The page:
When I picked up Just Kids, the story of rocker Patti Smith and photographer Robert Mapplethorpe, I had no idea who each was except for the vague recognition due to their presence in our cultural consciousness. It kept surfacing in reading lists and conversations at the pubic library that I worked in, and when I inadvertently listened to the Smith’s haunting cover of Words of Love on the Buddy Holly cover compilation, Rave On, I interpreted this last sign as a form of serendipity.
The book spans the mid-1940s, beginning with the birth of Smith and Mapplethorpe through the very late 1980s, at the advent of his death. The book unfolds gradually first recounting Smith’s childhood, then Mapplethorpe’s, their artistic burgeoning, meeting, and life and artistic growth together. The story contained within the two covers is a cultural artifact at the very least, and Smith builds a time machine for us and distributes a free pass into the New York underworld of artists, poets, singers, vagabonds, prostitutes, junkies and lost souls. We as readers are allowed to recline as Kris Kristofferson and Janis Joplin navigate through “Me and Bobby McGee”. We mourn with the Chelsea Hotel community for the death of Jimi Hendrix and Jim Morrison. Smith becomes our child, us the mother as she describes going to sleep starving, leaving me wanting to jump into the pages to share my midnight snack.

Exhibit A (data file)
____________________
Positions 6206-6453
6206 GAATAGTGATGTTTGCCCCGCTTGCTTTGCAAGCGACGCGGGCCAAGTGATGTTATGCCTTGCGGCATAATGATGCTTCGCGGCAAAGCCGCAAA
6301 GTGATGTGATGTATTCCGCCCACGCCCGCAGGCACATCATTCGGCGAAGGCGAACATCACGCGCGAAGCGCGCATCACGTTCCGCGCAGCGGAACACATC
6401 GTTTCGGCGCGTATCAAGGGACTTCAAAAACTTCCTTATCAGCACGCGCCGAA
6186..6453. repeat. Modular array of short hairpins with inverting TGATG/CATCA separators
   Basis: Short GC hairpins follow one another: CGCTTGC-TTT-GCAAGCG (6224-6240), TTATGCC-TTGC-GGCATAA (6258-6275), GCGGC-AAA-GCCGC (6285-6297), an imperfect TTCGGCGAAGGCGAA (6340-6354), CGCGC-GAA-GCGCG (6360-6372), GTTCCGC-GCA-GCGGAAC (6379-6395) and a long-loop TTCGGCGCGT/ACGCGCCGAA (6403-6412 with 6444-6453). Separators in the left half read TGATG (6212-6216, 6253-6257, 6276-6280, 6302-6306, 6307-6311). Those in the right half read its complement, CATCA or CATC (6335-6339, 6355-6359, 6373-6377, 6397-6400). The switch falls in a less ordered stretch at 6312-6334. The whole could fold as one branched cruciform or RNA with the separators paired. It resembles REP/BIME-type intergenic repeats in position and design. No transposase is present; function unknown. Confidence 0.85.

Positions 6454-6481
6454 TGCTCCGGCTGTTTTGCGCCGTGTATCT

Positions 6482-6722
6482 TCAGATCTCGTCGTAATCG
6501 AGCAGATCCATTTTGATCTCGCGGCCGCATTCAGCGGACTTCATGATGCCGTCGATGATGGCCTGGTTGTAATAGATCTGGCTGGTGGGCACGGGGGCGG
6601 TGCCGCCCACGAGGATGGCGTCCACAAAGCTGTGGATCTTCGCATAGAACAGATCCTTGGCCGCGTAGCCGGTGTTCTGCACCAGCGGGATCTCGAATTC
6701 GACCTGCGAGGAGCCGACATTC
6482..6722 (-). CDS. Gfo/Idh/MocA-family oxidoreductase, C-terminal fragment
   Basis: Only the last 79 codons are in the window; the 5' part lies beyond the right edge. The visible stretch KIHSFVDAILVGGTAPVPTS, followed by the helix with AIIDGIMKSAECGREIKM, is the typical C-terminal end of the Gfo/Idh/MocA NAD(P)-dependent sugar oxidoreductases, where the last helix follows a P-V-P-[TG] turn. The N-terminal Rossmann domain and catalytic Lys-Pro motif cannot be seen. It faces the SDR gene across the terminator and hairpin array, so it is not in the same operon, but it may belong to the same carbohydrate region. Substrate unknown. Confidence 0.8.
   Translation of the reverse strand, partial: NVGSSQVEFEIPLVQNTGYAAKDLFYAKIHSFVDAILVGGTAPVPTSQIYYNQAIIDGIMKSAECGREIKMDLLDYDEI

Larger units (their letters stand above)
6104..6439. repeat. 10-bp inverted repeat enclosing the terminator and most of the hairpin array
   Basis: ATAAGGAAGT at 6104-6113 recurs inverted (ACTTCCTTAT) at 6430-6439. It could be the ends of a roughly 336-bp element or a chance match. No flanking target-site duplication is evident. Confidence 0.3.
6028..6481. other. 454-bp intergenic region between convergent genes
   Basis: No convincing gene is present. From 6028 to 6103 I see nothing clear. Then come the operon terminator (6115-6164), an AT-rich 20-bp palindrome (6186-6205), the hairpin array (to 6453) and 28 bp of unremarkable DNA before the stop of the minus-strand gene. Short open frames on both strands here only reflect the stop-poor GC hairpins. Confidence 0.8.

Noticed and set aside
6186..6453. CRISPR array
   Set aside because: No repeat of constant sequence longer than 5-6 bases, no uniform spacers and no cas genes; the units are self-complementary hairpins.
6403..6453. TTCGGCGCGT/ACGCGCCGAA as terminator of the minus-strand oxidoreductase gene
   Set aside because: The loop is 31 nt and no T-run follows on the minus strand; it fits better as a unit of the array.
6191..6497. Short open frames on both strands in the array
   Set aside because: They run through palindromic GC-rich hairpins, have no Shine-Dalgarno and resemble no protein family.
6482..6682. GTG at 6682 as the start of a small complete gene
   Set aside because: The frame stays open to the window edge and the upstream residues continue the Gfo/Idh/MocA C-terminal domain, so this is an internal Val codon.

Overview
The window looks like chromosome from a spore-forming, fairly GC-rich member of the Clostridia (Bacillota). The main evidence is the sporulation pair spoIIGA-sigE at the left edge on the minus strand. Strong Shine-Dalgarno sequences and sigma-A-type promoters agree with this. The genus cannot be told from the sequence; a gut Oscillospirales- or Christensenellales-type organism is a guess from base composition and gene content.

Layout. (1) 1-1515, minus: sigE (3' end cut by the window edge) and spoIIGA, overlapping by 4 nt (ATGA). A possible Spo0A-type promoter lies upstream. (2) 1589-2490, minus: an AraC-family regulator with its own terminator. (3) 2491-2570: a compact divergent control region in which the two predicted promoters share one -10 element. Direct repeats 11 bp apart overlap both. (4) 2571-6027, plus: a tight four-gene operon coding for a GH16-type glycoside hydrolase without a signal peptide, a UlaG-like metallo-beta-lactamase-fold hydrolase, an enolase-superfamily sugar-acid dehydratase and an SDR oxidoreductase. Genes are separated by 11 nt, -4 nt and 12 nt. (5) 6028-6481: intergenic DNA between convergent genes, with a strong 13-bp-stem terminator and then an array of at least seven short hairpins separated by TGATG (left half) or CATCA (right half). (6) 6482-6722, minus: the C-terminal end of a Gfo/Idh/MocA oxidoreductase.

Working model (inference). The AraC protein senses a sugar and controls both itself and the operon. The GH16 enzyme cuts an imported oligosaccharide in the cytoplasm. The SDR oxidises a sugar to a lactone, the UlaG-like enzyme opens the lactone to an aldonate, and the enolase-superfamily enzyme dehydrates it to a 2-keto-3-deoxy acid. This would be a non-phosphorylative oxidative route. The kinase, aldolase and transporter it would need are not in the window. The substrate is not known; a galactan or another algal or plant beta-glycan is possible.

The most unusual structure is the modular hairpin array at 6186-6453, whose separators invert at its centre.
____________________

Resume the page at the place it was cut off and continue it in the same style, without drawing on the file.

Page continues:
Amidst the turbulence and permutation of the decades, the relationship between Mapplethorpe and Smith is steadfast. It is one of chemical, of the indescribable where no apologies are needed.
Being born in the 1980’s, I could relate with little of the literal content–the people, the places, the air of the 1960s-70s. All this is of no consequence. The story of Mapplethorpe and Smith is universal to all beings. You don’t need to know them, their history or even their work because what their tale expresses is ubiquitous to the soul. One being needing another, offering a safety net by allowing transmutation as an artist, friend, lover and as the two have shown us, something beyond classification.